As Ellen MacArthur was romping through the equator and back into the northern hemisphere last night, Mike Golding's hopes of partnering her in a remarkable solo round- the-world double were increasingly dependent on the weather coming to his aid.
After a few days of frustration in the light airs between South America and Africa, MacArthur was again piling up hours in hand of the time achieved at the same point by the record holder for sailing solo round-the-world, Francis Joyon. From five days to spare approaching Cape Horn to a deficit which peaked at about 13 hours, MacArthur, in her 75-foot trimaran B&Q, yesterday moved back to about a day and a half ahead.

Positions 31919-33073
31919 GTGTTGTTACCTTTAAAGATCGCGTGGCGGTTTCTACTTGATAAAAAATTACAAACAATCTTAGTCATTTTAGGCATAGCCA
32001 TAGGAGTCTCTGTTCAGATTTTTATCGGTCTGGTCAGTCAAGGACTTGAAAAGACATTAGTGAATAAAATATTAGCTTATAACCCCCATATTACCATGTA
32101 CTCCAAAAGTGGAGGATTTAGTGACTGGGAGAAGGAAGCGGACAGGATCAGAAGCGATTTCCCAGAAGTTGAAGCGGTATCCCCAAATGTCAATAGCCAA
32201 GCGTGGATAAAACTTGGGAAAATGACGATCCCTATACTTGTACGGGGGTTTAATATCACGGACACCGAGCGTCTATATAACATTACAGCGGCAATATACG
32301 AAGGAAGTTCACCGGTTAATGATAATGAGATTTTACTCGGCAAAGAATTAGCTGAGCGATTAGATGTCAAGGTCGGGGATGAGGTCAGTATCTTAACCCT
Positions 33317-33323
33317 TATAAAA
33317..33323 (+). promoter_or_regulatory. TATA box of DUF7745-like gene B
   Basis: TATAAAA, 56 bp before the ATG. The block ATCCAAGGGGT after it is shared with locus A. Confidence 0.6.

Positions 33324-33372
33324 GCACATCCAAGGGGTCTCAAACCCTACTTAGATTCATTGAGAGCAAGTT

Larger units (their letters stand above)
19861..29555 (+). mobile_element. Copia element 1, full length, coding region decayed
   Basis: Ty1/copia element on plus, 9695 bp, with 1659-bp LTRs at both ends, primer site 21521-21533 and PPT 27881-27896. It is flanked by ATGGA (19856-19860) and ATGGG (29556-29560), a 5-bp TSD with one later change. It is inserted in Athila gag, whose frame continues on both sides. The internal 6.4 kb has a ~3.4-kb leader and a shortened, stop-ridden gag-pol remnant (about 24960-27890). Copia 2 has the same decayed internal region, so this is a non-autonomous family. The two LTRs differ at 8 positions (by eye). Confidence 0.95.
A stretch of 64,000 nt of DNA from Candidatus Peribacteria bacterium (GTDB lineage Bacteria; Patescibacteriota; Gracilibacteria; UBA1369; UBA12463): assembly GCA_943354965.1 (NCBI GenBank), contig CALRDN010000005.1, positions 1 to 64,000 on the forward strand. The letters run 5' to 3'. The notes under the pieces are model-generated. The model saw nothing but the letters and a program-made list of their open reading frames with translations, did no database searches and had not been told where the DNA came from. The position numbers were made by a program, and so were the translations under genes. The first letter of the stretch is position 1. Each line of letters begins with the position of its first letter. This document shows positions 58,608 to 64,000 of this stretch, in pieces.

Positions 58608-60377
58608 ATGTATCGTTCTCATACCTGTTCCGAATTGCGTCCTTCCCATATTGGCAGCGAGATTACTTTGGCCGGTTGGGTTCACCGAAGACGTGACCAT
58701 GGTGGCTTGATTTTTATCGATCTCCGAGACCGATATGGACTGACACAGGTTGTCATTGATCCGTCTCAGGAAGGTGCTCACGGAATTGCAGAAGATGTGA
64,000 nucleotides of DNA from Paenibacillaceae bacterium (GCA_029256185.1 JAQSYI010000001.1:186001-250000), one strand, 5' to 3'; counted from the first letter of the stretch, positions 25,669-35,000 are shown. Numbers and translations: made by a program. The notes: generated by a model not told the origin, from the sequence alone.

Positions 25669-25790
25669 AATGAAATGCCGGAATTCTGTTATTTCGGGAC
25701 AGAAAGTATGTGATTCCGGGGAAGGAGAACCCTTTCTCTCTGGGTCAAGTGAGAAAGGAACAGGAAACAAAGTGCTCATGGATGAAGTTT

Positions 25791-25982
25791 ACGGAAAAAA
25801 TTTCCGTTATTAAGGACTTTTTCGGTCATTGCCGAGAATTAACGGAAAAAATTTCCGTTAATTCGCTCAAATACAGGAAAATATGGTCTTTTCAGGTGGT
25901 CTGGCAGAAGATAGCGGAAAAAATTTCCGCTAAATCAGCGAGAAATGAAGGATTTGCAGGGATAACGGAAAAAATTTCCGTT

She still has to avoid the Doldrums, but, with just over 3,000 miles to the finish off Ushant, Brittany, the chances are improving for a triumphal return to Falmouth ahead of the 9 February deadline to beat the time of 72 days, 22 hours and 54 minutes.
Golding, with less than 1,500 miles to the finish of the Vendée Globe round-the-world race, has slipped to 230 miles behind Vincent Riou. However, light air is forecast early next week which would allow him not just to catch second-placed Jean le Cam, 80 miles ahead, but to bid for a successful late dash for the finish line at Les Sables d'Olonne.Reuse content